Remember my primary type is a 3. Within the three influence (fear of worthlessness, need to achieve, “strivedrive” approach to life), (p151, Riso & Hudson, 1999) I aspire to be the absolute best I can be and to discover ways to be ever more efficient in my life, including my spiritual path (funny, I am sure, to some) and my path of personal development. Within this aspiration I have a deep longing for full immersion spiritual, personal and interpersonal development training opportunities. That said, what I got showing up on “The playa” (the campground where Burning Man happens) was an opportunity for exactly that. Full immersion, full intensity, fully confrontational opportunity to face my demons. How I managed it is what I intend to share, and then we can go from there.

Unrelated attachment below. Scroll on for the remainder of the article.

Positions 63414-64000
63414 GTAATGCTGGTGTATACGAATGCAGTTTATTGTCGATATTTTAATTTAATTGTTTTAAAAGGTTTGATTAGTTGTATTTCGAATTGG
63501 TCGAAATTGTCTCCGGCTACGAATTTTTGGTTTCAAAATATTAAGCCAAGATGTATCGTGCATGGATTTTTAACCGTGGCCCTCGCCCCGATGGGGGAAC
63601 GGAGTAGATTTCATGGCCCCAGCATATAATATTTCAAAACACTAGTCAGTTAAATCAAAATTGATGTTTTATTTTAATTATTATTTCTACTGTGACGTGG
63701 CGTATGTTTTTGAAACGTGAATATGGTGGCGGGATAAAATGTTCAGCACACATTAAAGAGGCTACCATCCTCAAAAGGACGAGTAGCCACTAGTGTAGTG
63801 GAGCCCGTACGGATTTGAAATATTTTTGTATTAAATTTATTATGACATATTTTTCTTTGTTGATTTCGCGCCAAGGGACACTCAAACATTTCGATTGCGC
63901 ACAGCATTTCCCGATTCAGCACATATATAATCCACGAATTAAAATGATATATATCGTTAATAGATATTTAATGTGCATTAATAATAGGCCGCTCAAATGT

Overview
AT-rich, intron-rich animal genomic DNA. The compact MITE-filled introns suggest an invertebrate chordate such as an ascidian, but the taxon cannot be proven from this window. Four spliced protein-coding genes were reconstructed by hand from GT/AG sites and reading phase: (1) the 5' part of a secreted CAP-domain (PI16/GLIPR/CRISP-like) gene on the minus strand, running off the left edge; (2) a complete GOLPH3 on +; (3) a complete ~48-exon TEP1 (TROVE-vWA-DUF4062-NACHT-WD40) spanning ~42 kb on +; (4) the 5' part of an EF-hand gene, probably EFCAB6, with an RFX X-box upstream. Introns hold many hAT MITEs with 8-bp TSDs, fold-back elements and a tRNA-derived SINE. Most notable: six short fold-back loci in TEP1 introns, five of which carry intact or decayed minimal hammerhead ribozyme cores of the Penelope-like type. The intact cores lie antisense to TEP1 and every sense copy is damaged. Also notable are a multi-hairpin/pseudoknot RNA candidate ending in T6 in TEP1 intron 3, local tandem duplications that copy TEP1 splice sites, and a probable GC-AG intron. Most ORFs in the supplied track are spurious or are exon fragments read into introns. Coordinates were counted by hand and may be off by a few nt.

What process I used